What are alginates?
Alginates are edible compounds derived from brown algae. When exposed to liquids, alginates become gels and expand. In supplements, foods, and drugs, the most common forms of alginates are aliginic acid and sodium alginate (see What It Is).
Are alginates effective in treating gastroesophageal reflux disease (GERD)?
Alginates have been clinically shown to be more effective than antacids in treating symptoms of GERD (gastrointestinal esophageal reflux disease) such as heartburn (acid in the esophagus), regurgitation, and indigestion. Alginates appear to work by forming a floating physical gel barrier that protects the upper part of the stomach and lower esophagus (see What It Does).
Be aware that some supplements may worsen symptoms of reflux.
What did ConsumerLab's tests of alginate products show?
ConsumerLab tested alginate supplements (including chews, capsules, and a liquid gel) to determine if they actually contained their claimed alginates and were not contaminated with excessive amounts of heavy metals (lead, cadmium, and arsenic).
Although all products were found to contain the types of alginates they listed, one slightly exceeded a strict limit on lead contamination - possibly due to other ingredients in the product (see What CL Found).
Interestingly, ConsumerLab found that the cost to get a significant dose of alginate (500 mg of alginic acid) ranged from 35 cents to nearly 5 times as much -- $1.61.
Which are the best alginate supplements?
Among products that were Approved for quality in CL's tests, CL selected two Top Picks -- one that provides only alginate and another that is an alginate/antacid combination. These products were high in quality, relatively low in cost, provided a substantial dose of alginate along with a sensible daily use recommendations, and were among the most pleasant to take in terms of taste and/or odor.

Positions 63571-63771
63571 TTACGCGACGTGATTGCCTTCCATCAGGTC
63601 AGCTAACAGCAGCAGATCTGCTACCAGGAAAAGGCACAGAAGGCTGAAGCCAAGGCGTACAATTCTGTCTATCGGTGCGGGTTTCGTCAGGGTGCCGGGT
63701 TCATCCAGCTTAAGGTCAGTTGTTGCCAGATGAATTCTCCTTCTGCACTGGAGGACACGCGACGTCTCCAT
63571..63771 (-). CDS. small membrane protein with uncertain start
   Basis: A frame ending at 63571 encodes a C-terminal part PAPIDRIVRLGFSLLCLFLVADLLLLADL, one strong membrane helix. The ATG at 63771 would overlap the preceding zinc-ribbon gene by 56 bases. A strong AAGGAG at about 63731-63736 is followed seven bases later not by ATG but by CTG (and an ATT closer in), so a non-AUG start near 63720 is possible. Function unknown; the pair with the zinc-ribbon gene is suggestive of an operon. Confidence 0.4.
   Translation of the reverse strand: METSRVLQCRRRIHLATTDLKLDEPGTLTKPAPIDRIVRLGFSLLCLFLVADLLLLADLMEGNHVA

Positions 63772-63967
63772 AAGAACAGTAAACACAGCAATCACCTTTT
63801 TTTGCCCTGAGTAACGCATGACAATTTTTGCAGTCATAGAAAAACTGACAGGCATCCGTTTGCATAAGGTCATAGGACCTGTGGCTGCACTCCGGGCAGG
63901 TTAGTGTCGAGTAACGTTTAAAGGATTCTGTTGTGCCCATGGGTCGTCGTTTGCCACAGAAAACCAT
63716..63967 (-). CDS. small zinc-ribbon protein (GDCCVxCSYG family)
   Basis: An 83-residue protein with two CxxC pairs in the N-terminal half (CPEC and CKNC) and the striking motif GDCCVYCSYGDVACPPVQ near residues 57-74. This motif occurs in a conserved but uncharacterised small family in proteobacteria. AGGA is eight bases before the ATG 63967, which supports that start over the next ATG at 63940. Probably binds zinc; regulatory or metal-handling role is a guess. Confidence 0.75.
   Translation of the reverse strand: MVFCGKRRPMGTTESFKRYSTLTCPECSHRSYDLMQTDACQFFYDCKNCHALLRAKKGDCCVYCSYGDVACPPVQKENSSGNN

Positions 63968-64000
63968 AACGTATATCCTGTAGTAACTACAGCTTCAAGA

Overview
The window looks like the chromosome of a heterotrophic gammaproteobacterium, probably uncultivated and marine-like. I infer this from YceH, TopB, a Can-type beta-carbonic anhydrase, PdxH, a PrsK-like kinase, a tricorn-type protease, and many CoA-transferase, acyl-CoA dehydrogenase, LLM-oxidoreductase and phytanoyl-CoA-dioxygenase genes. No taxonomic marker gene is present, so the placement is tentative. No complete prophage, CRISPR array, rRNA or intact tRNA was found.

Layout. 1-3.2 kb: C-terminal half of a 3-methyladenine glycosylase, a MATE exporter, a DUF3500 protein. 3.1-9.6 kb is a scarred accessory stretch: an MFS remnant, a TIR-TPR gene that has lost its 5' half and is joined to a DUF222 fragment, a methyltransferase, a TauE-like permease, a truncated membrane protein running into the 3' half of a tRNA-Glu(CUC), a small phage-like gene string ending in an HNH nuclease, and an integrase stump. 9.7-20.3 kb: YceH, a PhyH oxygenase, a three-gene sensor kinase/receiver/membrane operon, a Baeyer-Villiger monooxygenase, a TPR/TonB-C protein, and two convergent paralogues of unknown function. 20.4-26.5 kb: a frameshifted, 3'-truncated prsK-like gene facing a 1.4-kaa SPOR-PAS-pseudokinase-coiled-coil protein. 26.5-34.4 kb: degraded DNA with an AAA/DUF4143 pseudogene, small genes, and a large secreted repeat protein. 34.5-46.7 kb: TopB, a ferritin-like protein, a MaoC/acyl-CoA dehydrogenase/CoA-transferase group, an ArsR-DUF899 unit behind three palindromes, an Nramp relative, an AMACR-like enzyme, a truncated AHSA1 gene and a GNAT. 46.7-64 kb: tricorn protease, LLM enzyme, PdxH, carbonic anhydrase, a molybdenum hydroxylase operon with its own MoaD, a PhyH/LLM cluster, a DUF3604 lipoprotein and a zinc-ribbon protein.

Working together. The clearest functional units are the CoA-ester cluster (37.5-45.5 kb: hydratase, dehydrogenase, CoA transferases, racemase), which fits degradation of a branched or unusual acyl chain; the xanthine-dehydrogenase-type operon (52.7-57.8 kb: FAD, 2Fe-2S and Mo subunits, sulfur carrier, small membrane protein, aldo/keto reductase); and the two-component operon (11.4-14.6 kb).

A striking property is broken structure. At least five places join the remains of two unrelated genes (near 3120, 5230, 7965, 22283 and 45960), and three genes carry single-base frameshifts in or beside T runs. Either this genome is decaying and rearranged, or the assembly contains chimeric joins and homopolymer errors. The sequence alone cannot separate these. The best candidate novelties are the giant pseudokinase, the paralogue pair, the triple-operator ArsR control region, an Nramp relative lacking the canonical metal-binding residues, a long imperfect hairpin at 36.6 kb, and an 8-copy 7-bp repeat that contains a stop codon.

Are there safety concerns with using alginates?
Although relatively safe, sodium alginate should be avoided if you need to limit sodium (salt) intake. Products in capsule form could be potentially dangerous to those who have trouble swallowing capsules. Large intake of alginates may interfere with absorption of some minerals and vitamins (see Concerns and Cautions for details).
+— 3 sources
In addition the results of its expert testing, ConsumerLab uses only high-quality, evidence based, information sources. These sources include peer-reviewed studies and information from agencies such as the FDA and USDA, and the National Academy of Medicine. On evolving topics, studies from pre-print journals may be sourced. All of our content is reviewed by medical doctors and doctoral-level experts in pharmacology, toxicology, and chemistry. We continually update and medically review our information to keep our content trustworthy, accurate, and reliable. The following sources are referenced in this article:
You must be a ConsumerLab.com member
to get the full test results for six aglinate supplements selected for testing by ConsumerLab, along with CL's Top Picks
and information on using alginate supplements.
You'll get the following information about alginate supplements in this comprehensive review:
- Which alginate supplements failed and which passed ConsumerLab's tests and why
- ConsumerLab's Top Picks among alginate supplements, based on quality, cost, and taste, including one that provides only alginate and another that is an alginate/antacid combination
- What alginate supplements can and cannot do to help treat GERD, (gastrointestinal esophageal reflux disease) and symptoms such as heartburn and indigestion
- The dosage of alginate used in clinical studies
- What to look for on alginate supplement labels
- Concerns, cautions, and potential drug interactions with alginate supplements
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